We ran the UCLA zone press, and when we put it on Kansas State, they looked like they had never seen a press before. We won by about 8 points. The next night we played No. 1 Houston, who had several guys who went on to be top pros, like Elvin Hayes. We had guys who went on to be doctors, lawyers and top businessmen. So that was the end of our trail.
We wound up in the Final 8, which is the farthest any TCU team has ever gone in the NCAA tourney. It was a great run and a great time and we are still celebrating when we get back together in Fort Worth.
Rick Hosea ’68
Back in the late ’60s, TCU’s football team was really struggling. They never had a winning season while I was there. But the worst times always seem to be when Arkansas came to town. Those loud Hawg fans with their big RVs, funny Hawg hats, and red everything took over the campus and always seemed to put a hurt on the Frogs. Our revenge was in the old dining hall. On game day, the only meats visitors could buy were pork products — BBQ ribs, ham, pork steaks, bacon, you name it. If it was pig, we served it. Of course, when Arkansas finally announced in 1990 that it was leaving the SWC because it wasn’t tough enough for them, we really hammered them, 54-26! All of this is terribly ironic for someone who wound up living in Fayetteville for over 20 years and has an MBA from U of A.
Barbara Hofheinz Robinson ’66
I was in the stands at Baylor Stadium on Oct. 30, 1971, when I noticed our coach was on the ground. We had lost Jim Pittman, our coach, to a heart attack. The Frogs rallied to win the game, 34-27, but our leader was gone.
Bill Murray ’68
One of many favorite memories: Sitting in the west stands at Amon Carter Stadium on a lazy fall Saturday afternoon watching TCU football and B-52s practicing their touch-and-gos at Carswell Air Force Base!
Robert W. Simonsen ’67
In the fall of my freshman year, 1967, when TCU beat Texas in Austin, a friend brought back to Milton-Daniel some grass snatched from Memorial Stadium, which I enshrined in my room. Wins were rare. This one, ergo, was especially sweet.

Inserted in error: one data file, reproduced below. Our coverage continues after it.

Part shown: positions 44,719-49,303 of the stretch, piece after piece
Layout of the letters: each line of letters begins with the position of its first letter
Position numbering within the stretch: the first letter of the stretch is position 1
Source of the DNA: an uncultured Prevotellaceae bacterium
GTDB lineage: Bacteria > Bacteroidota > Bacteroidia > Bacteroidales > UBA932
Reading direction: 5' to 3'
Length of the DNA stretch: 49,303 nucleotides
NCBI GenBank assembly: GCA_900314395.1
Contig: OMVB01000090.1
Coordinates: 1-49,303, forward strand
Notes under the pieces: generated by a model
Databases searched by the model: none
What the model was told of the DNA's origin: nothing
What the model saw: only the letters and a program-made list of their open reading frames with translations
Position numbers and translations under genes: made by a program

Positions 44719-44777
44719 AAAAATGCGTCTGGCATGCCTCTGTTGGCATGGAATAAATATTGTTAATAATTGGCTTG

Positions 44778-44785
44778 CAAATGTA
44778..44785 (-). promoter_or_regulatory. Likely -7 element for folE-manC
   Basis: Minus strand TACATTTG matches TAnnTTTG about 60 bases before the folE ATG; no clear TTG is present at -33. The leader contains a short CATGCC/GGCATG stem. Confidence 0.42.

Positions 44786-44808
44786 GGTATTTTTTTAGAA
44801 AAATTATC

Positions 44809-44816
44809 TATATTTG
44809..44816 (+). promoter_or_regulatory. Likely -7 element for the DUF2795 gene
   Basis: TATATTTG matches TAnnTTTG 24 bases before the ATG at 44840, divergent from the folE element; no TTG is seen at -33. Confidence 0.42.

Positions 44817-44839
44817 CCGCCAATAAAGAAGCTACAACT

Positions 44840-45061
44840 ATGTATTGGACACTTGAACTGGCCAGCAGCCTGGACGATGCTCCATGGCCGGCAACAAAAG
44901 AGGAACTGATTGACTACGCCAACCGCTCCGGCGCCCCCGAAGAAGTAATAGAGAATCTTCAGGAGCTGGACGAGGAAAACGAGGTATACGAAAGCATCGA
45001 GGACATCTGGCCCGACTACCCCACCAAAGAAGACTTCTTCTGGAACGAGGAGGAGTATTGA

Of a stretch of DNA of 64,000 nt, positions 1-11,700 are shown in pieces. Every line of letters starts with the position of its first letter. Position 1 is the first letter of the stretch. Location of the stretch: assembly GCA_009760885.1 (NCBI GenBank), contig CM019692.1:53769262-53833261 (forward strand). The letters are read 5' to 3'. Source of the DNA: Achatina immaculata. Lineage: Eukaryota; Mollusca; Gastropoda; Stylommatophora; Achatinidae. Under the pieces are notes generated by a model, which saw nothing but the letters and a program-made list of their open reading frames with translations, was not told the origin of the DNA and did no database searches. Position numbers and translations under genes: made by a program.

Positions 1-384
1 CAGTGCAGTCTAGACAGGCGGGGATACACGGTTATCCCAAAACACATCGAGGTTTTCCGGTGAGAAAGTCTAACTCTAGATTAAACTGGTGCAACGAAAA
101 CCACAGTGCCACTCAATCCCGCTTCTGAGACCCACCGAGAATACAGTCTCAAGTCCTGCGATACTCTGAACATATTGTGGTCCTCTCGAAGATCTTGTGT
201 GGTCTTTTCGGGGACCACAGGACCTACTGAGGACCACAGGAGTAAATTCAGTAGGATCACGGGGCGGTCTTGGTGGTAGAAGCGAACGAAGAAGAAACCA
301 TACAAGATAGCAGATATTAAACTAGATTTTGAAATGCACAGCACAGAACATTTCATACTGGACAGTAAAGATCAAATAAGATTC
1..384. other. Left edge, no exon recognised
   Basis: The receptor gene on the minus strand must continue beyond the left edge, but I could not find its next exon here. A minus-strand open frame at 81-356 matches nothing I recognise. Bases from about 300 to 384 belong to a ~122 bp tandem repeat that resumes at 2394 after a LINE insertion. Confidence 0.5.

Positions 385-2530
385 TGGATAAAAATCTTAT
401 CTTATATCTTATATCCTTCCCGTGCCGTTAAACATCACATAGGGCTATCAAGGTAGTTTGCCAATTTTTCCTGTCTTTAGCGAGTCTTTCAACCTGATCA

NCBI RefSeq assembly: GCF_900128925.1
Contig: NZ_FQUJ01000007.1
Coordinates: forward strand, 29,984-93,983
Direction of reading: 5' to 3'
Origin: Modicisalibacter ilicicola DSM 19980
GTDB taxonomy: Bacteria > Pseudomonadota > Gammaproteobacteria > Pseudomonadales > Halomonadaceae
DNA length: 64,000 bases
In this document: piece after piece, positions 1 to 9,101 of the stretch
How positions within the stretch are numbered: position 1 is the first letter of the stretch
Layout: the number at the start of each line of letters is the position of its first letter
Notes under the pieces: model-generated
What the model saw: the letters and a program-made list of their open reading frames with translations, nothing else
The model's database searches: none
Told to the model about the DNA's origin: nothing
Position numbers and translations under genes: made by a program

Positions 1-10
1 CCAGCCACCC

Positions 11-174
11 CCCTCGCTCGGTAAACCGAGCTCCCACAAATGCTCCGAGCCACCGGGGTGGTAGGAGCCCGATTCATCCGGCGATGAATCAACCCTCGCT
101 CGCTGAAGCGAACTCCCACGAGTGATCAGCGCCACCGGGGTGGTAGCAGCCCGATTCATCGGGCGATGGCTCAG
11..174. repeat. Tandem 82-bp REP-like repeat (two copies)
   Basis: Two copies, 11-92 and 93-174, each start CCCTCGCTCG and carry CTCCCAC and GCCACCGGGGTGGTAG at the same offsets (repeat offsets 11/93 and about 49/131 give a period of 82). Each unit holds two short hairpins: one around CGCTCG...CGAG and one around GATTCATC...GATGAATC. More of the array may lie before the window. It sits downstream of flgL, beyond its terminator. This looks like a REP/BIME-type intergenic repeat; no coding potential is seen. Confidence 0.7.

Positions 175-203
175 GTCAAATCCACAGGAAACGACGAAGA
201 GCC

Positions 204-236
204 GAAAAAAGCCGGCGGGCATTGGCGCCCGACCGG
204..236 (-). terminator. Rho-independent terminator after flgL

Jim Stuart ’71
I was a member and former president of the business fraternity, Delta Sigma Pi, Delta Upsilon Chapter. I remember working on several floats for Homecoming and in particular, Bowl over Bevo, which was a float depicting a bowling alley with Bevo (the infamous Texas mascot) being bowled over. The enjoyment of creating the float was worth the beating we usually took at the hand of the Longhorns. It is with great admiration for our Coach Patterson and his football team that I look forward to revenge.
Richard Wayne Abatelli ’72
TCU’s football program was not at its peak in the early ’70s, but I remember the 1971 victory over Texas A&M, a true upset. The Corps was there in all its pageantry and paid tribute to the winners in a final ceremony. I also remember seeing Lyndon B. Johnson in the crowd when TCU played UT (and lost). Also, I became good friends with John Beilue ’72, former tight end who was injured.
Theodore B. Jamison ’72
In the late ’70s, things were so grim for the football team that I remember a cheer being, “Two, four, six, eight, score before we graduate.”
Silver lining: Our son, Chris Allen ’14, was a member of the TCU Marching Band, who played at the Rose Bowl. Getting to and winning the Rose Bowl was very special. Even Amon Carter could not get TCU invited to the Rose Bowl in 1938 as the National Collegiate Football champions! Go Frogs!